Example Fluid Statics 1 #1


Find the resultant force and its position on the dam with 1
m width.
width The density of water is 1000 kg/m3.

1m
p1

y
x
F
2.5 m 2.5 m
P
L
p2

1m
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Fluid Statics
Integration
Example Fluid Statics 1 #2
x
y= +1 1
2.5 Fx = p dAy = g
gx ((1dy
y)
A 0

p1 0 gx
= (dx )
y
2.5 2.5
0
x g x 2

F Fx = = 12250 N
2.5 2 2.5
2.5 m
Fy 2.5
P
L
Fy = p dAx = gx (1dx )
A 0
p2 2.5
x2
= g = 30625
3062 N
2 0
1m F 2 = Fx2 + Fy2
F = 32984 N = 33.0 kN Ans
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72
Fluid Statics
Integration
Example Fluid Statics 1 #3
x 1
y= +1 Fx y = py dAy = gxy (1dy )
2.5 A 0

0 gx x
p1 = ( + 1) dx
2.5 2.5 2.5
y 25
2.5
g x3
x = = 4083.3 N m
F Fx 2.52 3 0
2.5 m y = 0.33333
0 33333 m
Fy
P
L 2.5
p2 Fy x = px dAx = gx 2 (1dx )
A 0
25
2.5
x3
= g = 51042 N m
1m 3 0
x = 1.6667
1 6667 m
P ( x , y ) = (1.67,0.333) m Ans
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Fluid Statics
Volume Analogy
Example Fluid Statics 1 #4
At x = 0, p1 = 0
p1 x = 2.5 m, p2 = 2.5 g N
1
y F = ( p1 + p2 )LW
2
x
F 1
= 2.5 1000 9.8 2.52 + 12 1
2.5 m 2
P F = 32.98 kN Ans
L
p2 2 1
P ( x, y ) = ( 2 2.5,
5 1)
3 3
P ( x , y ) = (1.67,0.333) m Ans
1m

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Fluid Statics
Fluid Block
Example Fluid Statics 1 #5
1m
p1 2.5 m
2.5 m
y y
2.5/3 m
x x
G F
F1 F
P
L
p2
W
2.5/3 m

1m
1
W = gV = 1000 9.8 2.5 1 = 12250 N
2
1 1
F1 = ghH = 1000 9.8 2.5 2.5 = 30625 N
2 2 75

75
Fluid Statics
Fluid Block
Example Fluid Statics 1 #6
1m
2.5 m 2/3 m
y
Fx = 0
2.5/3 m W Fx = 0
x
G
Fx = 12250 N
F1 Fy
Fy = 0
P
W F
F1 Fy = 0
Fx
2.5/3 m Fy = 30625 N
F 2 = Fx2 + Fy2
F = 32984 N = 33.0 kN Ans

76

76
Fluid Statics
Fluid Block
Example Fluid Statics 1 #7
1m

2.5 m 2/3 m
O
MO = 0 +
y
2.5/3 m 1 2.5 2
x
G L Fy x + Fx y W + F1 =0
3 3
F1 Fy 2 2.52 1
+ y 2.5 x
3 3
P
W
Fx F x x
From y = + 1, y = +1
2.5/3 m 2.5 2.5

5 1
x= ,y=
3 3
P ( x , y ) = (5 / 3
3,1/
1/ 3) m A
Ans

77

77
Fluid Statics

Example Fluid Statics 2 #1


Cross section of a long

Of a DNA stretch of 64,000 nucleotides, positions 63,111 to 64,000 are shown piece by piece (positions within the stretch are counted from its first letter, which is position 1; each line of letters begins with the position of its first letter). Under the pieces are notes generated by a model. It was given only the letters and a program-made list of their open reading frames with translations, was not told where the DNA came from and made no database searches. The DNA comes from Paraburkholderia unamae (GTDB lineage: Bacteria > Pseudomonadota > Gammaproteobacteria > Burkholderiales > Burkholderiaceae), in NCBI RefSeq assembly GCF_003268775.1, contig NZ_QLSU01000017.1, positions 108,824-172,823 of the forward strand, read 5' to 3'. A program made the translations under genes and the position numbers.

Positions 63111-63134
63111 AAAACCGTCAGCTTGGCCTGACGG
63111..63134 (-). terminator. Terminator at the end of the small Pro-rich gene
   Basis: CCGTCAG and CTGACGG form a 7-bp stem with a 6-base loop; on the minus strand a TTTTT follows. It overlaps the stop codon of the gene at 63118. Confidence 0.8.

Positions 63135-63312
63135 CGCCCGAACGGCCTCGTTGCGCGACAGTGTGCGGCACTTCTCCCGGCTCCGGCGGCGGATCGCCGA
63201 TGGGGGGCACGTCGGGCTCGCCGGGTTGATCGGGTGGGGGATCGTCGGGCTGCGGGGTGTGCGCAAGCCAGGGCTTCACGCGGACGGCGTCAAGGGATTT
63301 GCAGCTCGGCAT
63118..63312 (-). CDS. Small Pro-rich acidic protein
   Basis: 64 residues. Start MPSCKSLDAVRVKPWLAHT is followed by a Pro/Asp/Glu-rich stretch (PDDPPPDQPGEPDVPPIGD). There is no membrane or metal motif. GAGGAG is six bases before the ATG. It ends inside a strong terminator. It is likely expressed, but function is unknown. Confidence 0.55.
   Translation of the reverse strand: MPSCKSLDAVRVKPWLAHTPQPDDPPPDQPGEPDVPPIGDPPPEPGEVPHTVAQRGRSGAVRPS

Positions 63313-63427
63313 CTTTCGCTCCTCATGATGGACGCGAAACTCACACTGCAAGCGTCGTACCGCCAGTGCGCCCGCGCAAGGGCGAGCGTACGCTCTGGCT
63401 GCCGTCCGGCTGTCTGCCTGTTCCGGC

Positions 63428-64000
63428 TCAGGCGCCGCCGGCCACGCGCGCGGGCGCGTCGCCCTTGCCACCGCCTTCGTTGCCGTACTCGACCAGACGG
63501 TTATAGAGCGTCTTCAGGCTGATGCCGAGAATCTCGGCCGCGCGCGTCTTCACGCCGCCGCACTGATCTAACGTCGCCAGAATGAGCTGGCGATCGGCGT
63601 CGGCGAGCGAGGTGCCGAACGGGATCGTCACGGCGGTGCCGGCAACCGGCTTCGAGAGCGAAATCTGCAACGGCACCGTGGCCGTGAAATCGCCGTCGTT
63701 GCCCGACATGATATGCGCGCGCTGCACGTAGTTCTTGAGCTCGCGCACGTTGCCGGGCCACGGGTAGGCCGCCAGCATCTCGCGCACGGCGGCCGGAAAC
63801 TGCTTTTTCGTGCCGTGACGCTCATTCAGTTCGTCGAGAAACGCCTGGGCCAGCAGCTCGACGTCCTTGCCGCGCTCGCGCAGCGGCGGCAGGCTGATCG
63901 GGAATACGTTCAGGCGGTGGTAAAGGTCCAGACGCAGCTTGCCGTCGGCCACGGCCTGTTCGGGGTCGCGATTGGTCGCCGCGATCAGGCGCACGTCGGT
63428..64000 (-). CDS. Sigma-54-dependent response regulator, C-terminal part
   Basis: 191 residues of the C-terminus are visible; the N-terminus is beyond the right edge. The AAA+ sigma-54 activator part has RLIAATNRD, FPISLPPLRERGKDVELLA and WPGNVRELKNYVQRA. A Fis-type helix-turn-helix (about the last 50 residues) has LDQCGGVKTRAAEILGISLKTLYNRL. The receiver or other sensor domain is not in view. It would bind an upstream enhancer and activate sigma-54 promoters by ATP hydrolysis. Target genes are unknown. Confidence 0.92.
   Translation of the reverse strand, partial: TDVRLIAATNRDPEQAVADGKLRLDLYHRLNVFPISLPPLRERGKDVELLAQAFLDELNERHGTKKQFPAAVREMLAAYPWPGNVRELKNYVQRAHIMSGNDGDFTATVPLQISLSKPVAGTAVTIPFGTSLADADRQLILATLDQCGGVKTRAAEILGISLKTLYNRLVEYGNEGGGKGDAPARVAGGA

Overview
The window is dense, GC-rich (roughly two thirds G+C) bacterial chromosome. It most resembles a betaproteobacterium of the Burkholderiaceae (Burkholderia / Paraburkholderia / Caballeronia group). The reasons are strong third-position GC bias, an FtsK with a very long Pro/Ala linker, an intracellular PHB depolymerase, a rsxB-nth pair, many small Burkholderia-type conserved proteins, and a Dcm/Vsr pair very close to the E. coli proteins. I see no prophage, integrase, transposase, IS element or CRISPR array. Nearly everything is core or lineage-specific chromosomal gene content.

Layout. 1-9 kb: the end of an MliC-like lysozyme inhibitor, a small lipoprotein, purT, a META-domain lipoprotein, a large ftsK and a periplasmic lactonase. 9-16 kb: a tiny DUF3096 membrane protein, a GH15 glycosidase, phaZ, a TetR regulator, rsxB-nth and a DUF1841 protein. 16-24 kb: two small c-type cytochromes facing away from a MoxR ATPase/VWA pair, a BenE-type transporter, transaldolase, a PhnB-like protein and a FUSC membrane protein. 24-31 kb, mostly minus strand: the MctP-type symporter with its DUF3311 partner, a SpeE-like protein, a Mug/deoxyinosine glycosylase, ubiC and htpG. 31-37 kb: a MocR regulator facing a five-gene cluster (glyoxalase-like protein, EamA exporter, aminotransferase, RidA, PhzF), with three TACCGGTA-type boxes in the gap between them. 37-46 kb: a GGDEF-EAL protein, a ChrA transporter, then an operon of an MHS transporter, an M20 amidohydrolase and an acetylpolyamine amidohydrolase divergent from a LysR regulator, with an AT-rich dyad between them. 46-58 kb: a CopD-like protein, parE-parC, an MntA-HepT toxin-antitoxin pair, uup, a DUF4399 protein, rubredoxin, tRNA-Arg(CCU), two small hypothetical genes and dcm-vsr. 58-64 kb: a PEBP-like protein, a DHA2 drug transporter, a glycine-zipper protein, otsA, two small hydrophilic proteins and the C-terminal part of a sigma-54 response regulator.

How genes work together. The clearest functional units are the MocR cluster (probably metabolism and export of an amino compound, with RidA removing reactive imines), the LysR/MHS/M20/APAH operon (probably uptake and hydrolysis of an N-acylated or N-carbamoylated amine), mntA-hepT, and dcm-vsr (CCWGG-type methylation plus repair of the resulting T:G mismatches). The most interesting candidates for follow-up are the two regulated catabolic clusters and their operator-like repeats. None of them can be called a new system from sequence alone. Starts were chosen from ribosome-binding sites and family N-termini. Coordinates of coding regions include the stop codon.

channel is shown
shown. Each of
the bottom plates, hinged at
B, has a mass of 250 kg
per meter of channel
length. Find force per meter
of channel length acting on
09m
0.9 each plate at B.
B The
density of water is 1000
1.2 m 1.2 m kg/m3 .
B

A 09m
0.9 C

78

78
Fluid Statics

Example Fluid Statics 2 #2


At B, p1 = 0.9 g N
A A,
At p2 = 1 8g N
1.8
Width of channel = w
Symmetry of forces at B: By = 0
p1 By By p1

B Bx Bx B
p2 p2
0.9 m 0.9 m

0.6 m y 0.6 m
1.2 m 1.2 m
Ax x Cx
A mg = 250gw mg = 250gw C
Ay C
79
y

79
Fluid Statics
Volume Analogy
Example Fluid Statics 2 #3
p1
B Bx
p2 F1
F2
y
0.9 m
x
Volume Analogy 1.2 m
Ax
F1 = p11.5w = 1.35 gw N A mg
g = 250g
gw
F2 = 0.5( p2 p1 )1.5w Ay
= 0.675 gw N
M A = 0 +
0.9Bx 250gw 0.6 1.35 gw 0.75 0.675 gw 0.5 = 0
0 9Bx = 1
0.9 00gw Bx = 1666
1500 1666.7gw kN
Force per meter acting at B = 1.67g = 16.3 kN/m Ans
80

80
Fluid Statics

Buoyancy Definition
The resultant force exerted on the surface of an object
immersed in a fluid:
is equal and opposite to the weight of displaced fluid,

pass through the center of buoyancy B (center of mass of the

displaced fluid).

FB = pA = ( w gh )A
= ( w hA)g
= wVf g
81

81
Fluid Statics

Buoyancy Stability

stable unstable
82

82
Cables

Flexible Cables
Found in suspension bridges, transmission lines, etc.
Topics
Assumptions of flexible cables

Types
yp of cable loadings g
Geometrical definition

Parabolic cables

Catenary
C t cables
bl

83

83
Cables

Flexible Cables Assumptions


Bear load only in tension
Negligible displacement due to stretching
Inextensible

Perfectly
y flexible
Negligible bending resistance

Tangential tension along the cable

84

84
Cables

Flexible Cables Concentrated Loads


Concentrated / discrete load
Weight of the cable is negligible
negligible.

85

85
Cables

Cables Geometrical Definitions


L

S = length (m) h
L = span (m)
h = sag, dip (m)
S

y T
w = load intensity (N/m)
= tangential angle at x (rad) T0
T = tension at x (N) x